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Strategy Creation in the Periphery: Inductive Versus Deductive Strategy Making

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  • Patrick Regnér

Abstract

Although strategy process research has provided careful and in-depth descriptions and examinations of strategy, micro-level processes and activities have been less commonly evaluated, especially as regards strategy creation and development. This paper examines how managers create and develop strategy in practice. A dual longitudinal case methodology, including a single in-depth study combined with a multiple retrospective study is used, involving four multinational companies. The findings show a twofold character of strategy creation, including fundamental different strategy activities in the periphery and centre, reflecting their diverse location and social embeddedness. Strategy making in the periphery was "inductive", including externally oriented and exploratory strategy activities like trial and error, informal noticing, experiments and the use of heuristics. In contrast, strategy making in the centre was more "deductive" involving an industry and exploitation focus, and activities like planning, analysis, formal intelligence and the use of standard routines. Copyright 2003 Blackwell Publishers Ltd..

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  • Patrick Regnér, 2003. "Strategy Creation in the Periphery: Inductive Versus Deductive Strategy Making," Journal of Management Studies, Wiley Blackwell, vol. 40(1), pages 57-82, January.
  • Handle: RePEc:bla:jomstd:v:40:y:2003:i:1:p:57-82
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    References listed on IDEAS

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    Cited by:

    1. Maria Lusiani & Ann Langley, 2013. "Professionals as strategists? Channelling and organizing distributed strategizing," Working Papers 32, Department of Management, Università Ca' Foscari Venezia.
    2. Marko Rillo, 2008. "Studying Strategy Process in Organizations That Are Structurally Modulating between Exploration and Exploitation: Comparison of Computational Modelling and Case Study Approach," Working Papers 177, Tallinn School of Economics and Business Administration, Tallinn University of Technology.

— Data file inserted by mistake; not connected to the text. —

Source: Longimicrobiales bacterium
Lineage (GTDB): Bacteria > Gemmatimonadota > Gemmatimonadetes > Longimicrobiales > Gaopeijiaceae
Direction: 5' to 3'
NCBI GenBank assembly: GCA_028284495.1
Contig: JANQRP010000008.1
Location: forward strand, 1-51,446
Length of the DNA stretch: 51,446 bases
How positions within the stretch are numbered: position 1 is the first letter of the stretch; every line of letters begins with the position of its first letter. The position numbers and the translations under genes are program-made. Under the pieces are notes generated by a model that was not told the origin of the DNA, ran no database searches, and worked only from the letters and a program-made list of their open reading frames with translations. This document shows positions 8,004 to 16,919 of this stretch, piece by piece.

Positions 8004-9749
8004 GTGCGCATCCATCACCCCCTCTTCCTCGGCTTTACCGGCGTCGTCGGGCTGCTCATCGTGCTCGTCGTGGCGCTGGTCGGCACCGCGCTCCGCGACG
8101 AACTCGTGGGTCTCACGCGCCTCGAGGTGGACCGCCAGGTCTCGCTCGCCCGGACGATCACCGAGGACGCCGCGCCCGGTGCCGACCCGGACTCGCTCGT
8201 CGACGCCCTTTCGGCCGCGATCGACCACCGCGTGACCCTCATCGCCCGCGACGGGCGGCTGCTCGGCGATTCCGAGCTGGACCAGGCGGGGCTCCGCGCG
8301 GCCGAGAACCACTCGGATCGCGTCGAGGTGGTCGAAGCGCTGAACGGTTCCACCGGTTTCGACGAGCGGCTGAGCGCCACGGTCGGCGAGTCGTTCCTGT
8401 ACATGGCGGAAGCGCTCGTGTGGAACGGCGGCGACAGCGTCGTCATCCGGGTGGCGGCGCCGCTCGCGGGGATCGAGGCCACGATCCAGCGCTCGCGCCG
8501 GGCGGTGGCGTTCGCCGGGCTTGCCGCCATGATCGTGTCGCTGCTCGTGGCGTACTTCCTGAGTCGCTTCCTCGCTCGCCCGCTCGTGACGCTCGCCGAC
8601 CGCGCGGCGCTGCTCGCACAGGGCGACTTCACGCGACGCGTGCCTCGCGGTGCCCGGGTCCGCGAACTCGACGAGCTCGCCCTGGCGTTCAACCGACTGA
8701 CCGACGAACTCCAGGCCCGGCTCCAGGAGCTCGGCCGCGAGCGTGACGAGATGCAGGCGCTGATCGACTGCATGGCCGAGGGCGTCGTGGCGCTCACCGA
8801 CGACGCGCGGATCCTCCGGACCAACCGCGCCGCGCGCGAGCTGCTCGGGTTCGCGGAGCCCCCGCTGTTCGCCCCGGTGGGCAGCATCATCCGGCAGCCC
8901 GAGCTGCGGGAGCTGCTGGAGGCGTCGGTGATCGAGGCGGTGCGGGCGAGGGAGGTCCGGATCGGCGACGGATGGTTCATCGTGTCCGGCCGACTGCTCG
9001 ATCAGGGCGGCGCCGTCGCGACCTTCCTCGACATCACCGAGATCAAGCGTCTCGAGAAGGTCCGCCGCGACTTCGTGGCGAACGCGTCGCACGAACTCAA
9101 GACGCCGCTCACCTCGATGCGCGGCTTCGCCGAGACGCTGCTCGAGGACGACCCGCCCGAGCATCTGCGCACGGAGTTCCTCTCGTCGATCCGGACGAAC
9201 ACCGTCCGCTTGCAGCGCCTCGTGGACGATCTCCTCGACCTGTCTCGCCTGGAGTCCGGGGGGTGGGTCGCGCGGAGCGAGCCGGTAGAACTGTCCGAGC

3. Genevieve Musca & Marie Perez & Linda Rouleau & Yvonne Giordano, 2010. ""Extreme" Organizational Ethnography: The Case of the Darwin Expedition in Patagonia," Post-Print halshs-00470018, HAL.
    4. Blomkvist, Katarina & Kappen, Philip & Zander, Ivo, 2014. "Superstar inventors—Towards a people-centric perspective on the geography of technological renewal in the multinational corporation," Research Policy, Elsevier, vol. 43(4), pages 669-682.
    5. Keupp, Marcus Matthias & Gassmann, Oliver, 2009. "Why do transnational approaches to international innovation fail?," Research in International Business and Finance, Elsevier, vol. 23(2), pages 206-222, June.
    6. Yamin, Mo & Sinkovics, Rudolf R., 2009. "Infrastructure or foreign direct investment?: An examination of the implications of MNE strategy for economic development," Journal of World Business, Elsevier, vol. 44(2), pages 144-157, April.
    7. Yamin, Mo & Andersson, Ulf, 2011. "Subsidiary importance in the MNC: What role does internal embeddedness play?," International Business Review, Elsevier, vol. 20(2), pages 151-162, April.
    8. Fasshauer, Ingrid, 2012. "Les interactions entre contrôle et stratégie : redéfinition du rôle des cadres intermédiaires et du levier interactif de contrôle," Economics Thesis from University Paris Dauphine, Paris Dauphine University, number 123456789/11150 edited by Berland, Nicolas.
    9. Elvira Periac & Sébastien Gand & Jean-Claude Sardas, 2014. "Government revival and public sector employees' agency," Working Papers hal-00969332, HAL.
    10. repec:spr:manint:v:51:y:2011:i:2:d:10.1007_s11575-011-0070-7 is not listed on IDEAS

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